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here's something that ran in the Washington Post blog this morning:

‘You’re creating a vision of the sort of society you want to have in miniature."

David Graeber is an anthropologist at Goldsmiths, University of London, and author of ‘Direct Action: An Ethnography’ and 'Debt: The First 5000 Years.' He was also one of the initial organizers of the ‘Occupy Wall Street’ protests. And he thinks the people asking for a list of demands are missing the point of the movement quite dramatically. We spoke this morning by phone.

Ezra Klein: So when did your involvement with these protests begin?

David Graeber: July 2nd. That was the first actual meeting. What happened was AdBusters put out this call for these protests. We had heard there was supposed to be a general assembly on July 2nd. So I just showed up. But it was a rally, not an assembly. Some traditional Marxist group had set up stages and megaphones and was making speeches and were planning a march. Acting as if they were already running the whole show. So we said we don’t need to do this. We pulled a small group together and decided to have a real assembly.

So we wandered over to another part of the area and began a meeting and people kept migrating over. But we had a problem because we only had six weeks. AdBusters had already advertised the date to 80,000 people. And their date was a Saturday. You can’t really shut down Wall Street on a Saturday. So we were working under some significant constraints. We assembled 80 or 100 people and formed working groups for outreach, process, so forth and so on. And we began meeting every week.

One thing that helped a lot was a smattering of people from Spain and Greece and Tunisia who had been doing this sort of thing more recently. They explained that the model that seemed to work was to take something that seemed to be public space, reclaim it, and build up an organization headquarters around that from which you can begin doing other things.

EK: This movement is organized rather differently than most protest movements. There isn’t really a list of demands, or goals, or even much of an identifiable leadership. But if I understand you correctly, that’s sort of the point.

DG: It’s very similar to the globalization movement. You see the same criticisms in the press. It’s a bunch of kids who don’t know economics and only know what they’re against. But there’s a reason for that. it’s pre-figurative, so to speak. You’re creating a vision of the sort of society you want to have in miniature. And it’s a way of juxtaposing yourself against these powerful, undemocratic forces you’re protesting. If you make demands, you’re saying, in a way, that you’re asking the people in power and the existing institutions to do something different. And one reason people have been hesitant to do that is they see these institutions as the problem.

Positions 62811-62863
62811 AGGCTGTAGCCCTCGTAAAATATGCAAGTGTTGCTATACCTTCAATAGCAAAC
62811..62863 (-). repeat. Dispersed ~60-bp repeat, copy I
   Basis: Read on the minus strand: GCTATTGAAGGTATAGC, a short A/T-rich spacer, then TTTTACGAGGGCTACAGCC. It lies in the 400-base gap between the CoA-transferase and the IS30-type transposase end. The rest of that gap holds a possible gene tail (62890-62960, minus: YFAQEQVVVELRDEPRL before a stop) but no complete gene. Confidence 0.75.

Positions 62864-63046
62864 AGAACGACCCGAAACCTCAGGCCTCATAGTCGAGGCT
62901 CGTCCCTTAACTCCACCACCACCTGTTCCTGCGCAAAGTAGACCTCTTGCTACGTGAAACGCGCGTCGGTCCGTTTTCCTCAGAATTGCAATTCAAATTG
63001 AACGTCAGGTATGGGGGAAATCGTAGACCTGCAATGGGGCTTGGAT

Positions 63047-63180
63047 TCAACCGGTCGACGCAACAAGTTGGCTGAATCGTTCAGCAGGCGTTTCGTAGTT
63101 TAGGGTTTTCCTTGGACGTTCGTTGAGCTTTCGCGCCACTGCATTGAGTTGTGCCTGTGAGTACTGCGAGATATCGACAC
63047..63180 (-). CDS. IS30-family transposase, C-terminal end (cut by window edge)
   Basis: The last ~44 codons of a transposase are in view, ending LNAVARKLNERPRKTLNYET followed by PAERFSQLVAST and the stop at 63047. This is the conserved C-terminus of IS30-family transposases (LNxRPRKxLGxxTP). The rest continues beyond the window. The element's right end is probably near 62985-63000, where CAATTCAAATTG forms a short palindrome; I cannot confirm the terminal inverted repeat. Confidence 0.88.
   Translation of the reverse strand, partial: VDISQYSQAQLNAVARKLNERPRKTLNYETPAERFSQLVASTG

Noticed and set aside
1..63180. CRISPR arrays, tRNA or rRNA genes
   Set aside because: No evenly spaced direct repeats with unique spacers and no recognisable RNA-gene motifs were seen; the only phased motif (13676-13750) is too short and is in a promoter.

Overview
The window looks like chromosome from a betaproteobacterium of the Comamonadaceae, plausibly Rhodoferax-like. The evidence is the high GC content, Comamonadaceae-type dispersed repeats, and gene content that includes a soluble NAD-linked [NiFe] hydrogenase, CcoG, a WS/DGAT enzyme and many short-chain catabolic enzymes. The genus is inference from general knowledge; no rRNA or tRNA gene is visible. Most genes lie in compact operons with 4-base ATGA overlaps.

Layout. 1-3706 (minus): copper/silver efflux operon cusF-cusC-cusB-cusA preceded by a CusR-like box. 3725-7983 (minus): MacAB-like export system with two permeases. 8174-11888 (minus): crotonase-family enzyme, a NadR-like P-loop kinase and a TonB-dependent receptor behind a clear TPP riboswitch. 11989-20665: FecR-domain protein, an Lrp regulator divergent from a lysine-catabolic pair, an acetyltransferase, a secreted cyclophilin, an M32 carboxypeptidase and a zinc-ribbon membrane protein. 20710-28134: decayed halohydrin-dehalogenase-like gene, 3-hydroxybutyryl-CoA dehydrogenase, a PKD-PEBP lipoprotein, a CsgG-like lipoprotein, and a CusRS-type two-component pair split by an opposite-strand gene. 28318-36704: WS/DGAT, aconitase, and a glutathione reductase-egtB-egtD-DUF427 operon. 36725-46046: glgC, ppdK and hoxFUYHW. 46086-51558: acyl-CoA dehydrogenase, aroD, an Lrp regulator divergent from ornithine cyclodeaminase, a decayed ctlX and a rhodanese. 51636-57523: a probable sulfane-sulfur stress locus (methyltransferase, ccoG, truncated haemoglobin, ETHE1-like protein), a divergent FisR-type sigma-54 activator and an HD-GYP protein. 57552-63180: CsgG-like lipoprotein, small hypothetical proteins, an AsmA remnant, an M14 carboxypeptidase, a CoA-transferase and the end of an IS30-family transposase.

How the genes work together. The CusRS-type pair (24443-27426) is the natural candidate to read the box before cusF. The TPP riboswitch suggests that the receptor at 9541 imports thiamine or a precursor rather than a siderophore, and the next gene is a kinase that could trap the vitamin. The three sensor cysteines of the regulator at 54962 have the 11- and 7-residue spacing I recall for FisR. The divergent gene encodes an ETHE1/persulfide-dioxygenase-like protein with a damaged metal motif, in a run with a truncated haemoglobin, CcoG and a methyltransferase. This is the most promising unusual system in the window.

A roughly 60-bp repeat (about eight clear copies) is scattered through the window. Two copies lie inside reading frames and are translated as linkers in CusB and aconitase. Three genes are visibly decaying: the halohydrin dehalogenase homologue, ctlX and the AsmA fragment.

EK: So if you say, for instance, that you want a tax on Wall Street and then you’ll be happy, you’re implicitly saying that you’re willing to be happy with a slightly modified version of the current system.

DG: Right. The tax on Wall Street will go to people controlled by Wall Street.

EK: By which you mean government.

DG: Yes. So we are keeping it open-ended. In a way, what we want is to create spaces where people can think about questions like that. In New York, according to law, any unpermitted assembly of more than 12 people is illegal in New York. Space itself is not an openly available resource. But the one resource that isn’t scarce is smart people with ideas. So we’re trying to reframe things away from the rhetoric of demands to a questions of visons and solutions. Now how that translates into actual social change is an interesting question. One way this has been done elsewhere is you have local initiatives that come out of the local assemblies.

EK: It also seems that the tradeoff here, from an organizational standpoint, is that if you say you want, say, a tax on Wall Street, then the people who aren’t interested in a tax on Wall Street stay home. So remaining vague on demands can make the tent bigger. But it also seems that, at some point, people are going to need to be working towards concrete goals and experiencing dicrete successes in order to sustain the energy of a movement like this.

GB: As the thing grows, new organizational forms will develop. At this point, the New York occupation has 30 different working groups for everything from handling sanitation to discussing labor issues and tax policy. So we’re trying to set up ways that people with different interests can plug into the movement. There’s even a newspaper. The ‘Occupied Wall Street Journal.’ Of course, this is nothing compared to what happened in Tahrir Square, where they even had dry cleaners.